Posted Feb 5 2011 10:47AM
NEWARK -- If only they could get a couple of those close games back.
The Philadelphia 76ers are 4-11 in games decided by five points or less. Overall, they've outscored their opponents by a total of 30 points, but they're three games below .500 because they've mostly failed in the clutch.
Turn two of those 11 losses into wins and the Sixers would be tied with the New York Knicks for sixth place in the Eastern Conference heading into the second game of their home-and-home miniseries on Sunday. Much has been made about the Knicks' resurgence this season, but not many have noticed the team that is right on their tails.
Friday's win over the Knicks put the Sixers at 20-13 since Nov. 27, when they stood in last place in the Eastern Conference at 3-13. Philadelphia finished two games behind New York last season and is two games behind the Knicks through Friday. They've basically made the same improvement, and the only free agent they signed last summer was Tony Battie.
So head coach Doug Collins deserves a lot of the credit for his team's success. When he replaced Eddie Jordan, he took over a squad with no go-to scorer, no interior defense (once Samuel Dalembert was traded) and little perimeter shooting. And during the preseason, he honestly admitted that he was having a hard time figuring out how they were going to score consistently.
But in Game 19, Collins discovered a starting lineup that gave him a boost both offensively and defensively. That lineup has cooled off a bit since its first several games together (it now ranks 38th among lineups that have played at least 100 minutes), but Collins continues to find success deeper into his rotation.
In fact, among the 134 lineups around the league that have played at least 75 minutes together, the Sixers' small lineup, with Thaddeus Young replacing Spencer Hawes on the frontline, is the best. Jrue Holiday, Jodie Meeks, Andre Iguodala, Young and Elton Brand have outscored their opponents by an incredible 37.1 points per 100 possessions in 83 minutes together.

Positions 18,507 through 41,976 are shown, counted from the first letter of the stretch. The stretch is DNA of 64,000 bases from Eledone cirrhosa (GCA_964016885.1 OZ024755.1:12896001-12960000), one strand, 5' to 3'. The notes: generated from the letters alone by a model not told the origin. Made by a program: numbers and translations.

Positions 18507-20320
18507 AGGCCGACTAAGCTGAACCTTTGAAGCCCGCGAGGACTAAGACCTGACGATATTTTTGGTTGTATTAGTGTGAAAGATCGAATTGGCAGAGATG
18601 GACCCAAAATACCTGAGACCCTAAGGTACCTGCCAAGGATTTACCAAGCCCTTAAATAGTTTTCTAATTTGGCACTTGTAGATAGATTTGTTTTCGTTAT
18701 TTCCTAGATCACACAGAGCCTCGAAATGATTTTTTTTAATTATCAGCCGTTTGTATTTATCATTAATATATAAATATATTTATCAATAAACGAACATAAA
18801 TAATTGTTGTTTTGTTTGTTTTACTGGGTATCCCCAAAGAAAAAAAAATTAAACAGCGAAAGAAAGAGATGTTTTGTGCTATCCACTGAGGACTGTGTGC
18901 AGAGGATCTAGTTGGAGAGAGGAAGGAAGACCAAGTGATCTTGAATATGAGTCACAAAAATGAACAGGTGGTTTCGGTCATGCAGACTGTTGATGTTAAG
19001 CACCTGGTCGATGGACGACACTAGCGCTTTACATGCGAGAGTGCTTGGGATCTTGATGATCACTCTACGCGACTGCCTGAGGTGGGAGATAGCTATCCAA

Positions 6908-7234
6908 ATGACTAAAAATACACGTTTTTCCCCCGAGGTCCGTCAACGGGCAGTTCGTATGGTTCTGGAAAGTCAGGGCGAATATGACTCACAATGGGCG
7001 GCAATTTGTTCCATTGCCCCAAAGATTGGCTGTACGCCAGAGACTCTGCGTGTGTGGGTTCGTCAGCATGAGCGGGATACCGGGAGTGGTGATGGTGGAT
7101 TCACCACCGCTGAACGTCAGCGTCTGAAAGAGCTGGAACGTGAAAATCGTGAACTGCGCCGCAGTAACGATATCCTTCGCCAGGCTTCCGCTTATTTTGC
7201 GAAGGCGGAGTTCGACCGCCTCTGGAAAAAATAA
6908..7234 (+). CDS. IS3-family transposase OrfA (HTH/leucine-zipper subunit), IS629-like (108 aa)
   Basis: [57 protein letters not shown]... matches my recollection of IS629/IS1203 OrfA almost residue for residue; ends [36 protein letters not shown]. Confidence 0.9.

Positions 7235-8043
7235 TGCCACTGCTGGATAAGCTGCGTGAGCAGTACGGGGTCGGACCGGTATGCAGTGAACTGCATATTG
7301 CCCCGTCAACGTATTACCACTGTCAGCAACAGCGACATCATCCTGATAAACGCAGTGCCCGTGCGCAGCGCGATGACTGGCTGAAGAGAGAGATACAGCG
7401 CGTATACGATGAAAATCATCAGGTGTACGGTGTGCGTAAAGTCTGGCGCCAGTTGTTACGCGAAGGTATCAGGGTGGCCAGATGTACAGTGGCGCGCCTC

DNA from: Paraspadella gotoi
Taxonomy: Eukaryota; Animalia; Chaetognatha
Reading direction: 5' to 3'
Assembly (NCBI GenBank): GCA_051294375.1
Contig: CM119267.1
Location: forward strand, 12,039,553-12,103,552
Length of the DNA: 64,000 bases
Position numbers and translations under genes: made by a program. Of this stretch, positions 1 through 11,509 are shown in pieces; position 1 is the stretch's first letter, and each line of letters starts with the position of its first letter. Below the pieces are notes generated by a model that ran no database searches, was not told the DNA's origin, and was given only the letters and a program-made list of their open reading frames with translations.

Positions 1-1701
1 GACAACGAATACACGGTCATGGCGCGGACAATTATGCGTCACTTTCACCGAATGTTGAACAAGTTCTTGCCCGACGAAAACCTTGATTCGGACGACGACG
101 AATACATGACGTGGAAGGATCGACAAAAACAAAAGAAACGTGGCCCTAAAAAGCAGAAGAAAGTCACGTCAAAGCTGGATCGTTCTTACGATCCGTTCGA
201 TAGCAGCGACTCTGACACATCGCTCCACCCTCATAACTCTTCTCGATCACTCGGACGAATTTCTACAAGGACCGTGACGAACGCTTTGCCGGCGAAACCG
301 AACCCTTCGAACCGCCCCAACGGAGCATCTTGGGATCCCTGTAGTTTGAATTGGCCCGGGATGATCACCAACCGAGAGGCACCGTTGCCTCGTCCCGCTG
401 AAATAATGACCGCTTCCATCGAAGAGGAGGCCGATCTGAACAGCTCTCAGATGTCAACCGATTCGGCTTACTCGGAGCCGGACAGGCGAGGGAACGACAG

|Minimum 75 minutes|
Off. Rat. = Points scored per 100 possessions
Def. Rat. = Points allowed per 100 possessions
Rebounding is a concern with that unit, so Collins uses it sparingly, and not even in every game. The numbers are skewed somewhat by a seven-minute, plus-18 performance in Denver on Dec. 26, but the lineup has produced a positive plus-minus in 15 of the 19 games it's played together.
Young may be the key. He leads the team in raw plus-minus at plus-92, with the Sixers better both offensively and defensively with him on the floor. And he has proven to be much more effective at the four than at the three.
"When he's playing that four spot and we get out on the break, he's devastating with his speed and quickness," Collins said.
It's a contrast from last season, when Young took a step backward in his only season under Jordan after a strong sophomore campaign.
"I just didn't feel comfortable at all within the offense last year," Young said. "I don't think it was a perfect fit for me. I like this offense."
Jordan's offense wasn't a good fit for most of the Sixers' roster. But not all of that was Jordan's fault. Since Andre Miller left for Portland, the roster has been a strange mix without an identity or much cohesion.
Somehow, Collins has begun to make it work. Along with Young, Brand is having a renaissance season, while Holiday and Meeks each continue to grow in their second year in the league.
Without that go-to guy, Sixers have had to win with balance. They have five guys averaging double-figures, with a sixth, Meeks, averaging double-figures as a starter.
They don't have an All-Star, and you can't make a strong argument for any of their players over the 12 that fans and coaches selected to represent the Eastern Conference. But if you were making a list of the next 12 guys in the East deserving of All-Star consideration, you might have four Sixers on it: Brand, Holiday, Iguodala and Young.
The Sixers currently rank 16th in the league offensively and 12th defensively. And since that 3-13 start, they've been the fifth best team in the East statistically. Without an offensive or defensive anchor, that's probably their peak. But it's clear that Collins is making the most of what he's got.
As they fight for the sixth spot, the Sixers can't look back at those narrow defeats. They can, however, look forward to the playoffs.
John Schuhmann is a staff writer for NBA.com. You can e-mail him here and follow him on twitter. The views on this page do not necessarily reflect the views of the NBA, its clubs or Turner Broadcasting.
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Danny Green hustles back on defense and gets the big swat on Donald Sloan.
Andrew Wiggins dishes to Shabazz Muhammad for the slam.
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Tony Parker hits the tough jumper as he falls to the ground.
Reggie Jackson finishes with the strong flush.
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Andre Drummond gets the big swat on Chris Paul in the lane.